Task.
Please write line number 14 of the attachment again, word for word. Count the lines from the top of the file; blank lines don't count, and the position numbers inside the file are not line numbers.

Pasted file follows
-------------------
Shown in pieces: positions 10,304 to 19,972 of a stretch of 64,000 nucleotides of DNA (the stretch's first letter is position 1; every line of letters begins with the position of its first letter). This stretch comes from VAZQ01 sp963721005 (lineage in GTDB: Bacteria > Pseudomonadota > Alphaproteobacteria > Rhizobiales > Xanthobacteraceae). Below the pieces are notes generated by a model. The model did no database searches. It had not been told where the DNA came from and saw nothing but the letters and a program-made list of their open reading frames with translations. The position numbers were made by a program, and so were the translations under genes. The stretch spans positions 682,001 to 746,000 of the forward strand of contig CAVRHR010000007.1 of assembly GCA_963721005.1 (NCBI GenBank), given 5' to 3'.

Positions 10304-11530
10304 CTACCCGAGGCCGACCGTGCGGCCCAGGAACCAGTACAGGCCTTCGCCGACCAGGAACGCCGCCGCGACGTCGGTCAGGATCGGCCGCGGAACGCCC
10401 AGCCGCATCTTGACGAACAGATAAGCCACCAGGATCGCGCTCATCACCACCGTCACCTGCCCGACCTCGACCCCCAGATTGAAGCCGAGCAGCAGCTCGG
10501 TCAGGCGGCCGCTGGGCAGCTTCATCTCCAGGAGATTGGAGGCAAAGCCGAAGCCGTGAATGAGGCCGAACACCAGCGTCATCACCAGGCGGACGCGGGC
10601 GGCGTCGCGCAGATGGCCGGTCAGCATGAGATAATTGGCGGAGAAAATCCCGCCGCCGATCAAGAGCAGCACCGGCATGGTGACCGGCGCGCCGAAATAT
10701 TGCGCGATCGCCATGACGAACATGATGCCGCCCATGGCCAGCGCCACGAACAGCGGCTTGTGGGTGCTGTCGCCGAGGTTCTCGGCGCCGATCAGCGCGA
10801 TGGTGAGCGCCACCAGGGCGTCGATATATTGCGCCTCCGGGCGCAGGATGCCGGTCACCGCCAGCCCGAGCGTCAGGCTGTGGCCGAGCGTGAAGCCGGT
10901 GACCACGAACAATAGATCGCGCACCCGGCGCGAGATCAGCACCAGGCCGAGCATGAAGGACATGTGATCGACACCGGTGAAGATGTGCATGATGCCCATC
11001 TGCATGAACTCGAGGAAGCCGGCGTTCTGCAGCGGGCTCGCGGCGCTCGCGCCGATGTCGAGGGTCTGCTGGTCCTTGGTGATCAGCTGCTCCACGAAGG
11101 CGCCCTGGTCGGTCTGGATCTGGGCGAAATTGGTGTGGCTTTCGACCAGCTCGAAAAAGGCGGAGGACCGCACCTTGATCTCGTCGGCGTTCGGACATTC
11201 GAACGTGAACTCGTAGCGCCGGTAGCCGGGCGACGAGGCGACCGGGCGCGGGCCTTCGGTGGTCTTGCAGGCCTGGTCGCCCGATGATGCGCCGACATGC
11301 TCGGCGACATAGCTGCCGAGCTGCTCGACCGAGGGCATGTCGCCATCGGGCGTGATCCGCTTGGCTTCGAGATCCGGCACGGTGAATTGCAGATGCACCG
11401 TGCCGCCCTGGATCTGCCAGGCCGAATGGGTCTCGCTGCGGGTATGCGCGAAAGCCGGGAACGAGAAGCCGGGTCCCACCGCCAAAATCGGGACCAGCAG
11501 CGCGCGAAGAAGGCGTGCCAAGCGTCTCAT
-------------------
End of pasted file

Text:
11401 TGCCGCCCTGGATCTGCCAGGCCGAATGGGTCTCGCTGCGGGTATGCGCGAAAGCCGGGAACGAGAAGCCGGGTCCCACCGCCAAAATCGGGACCAGCAG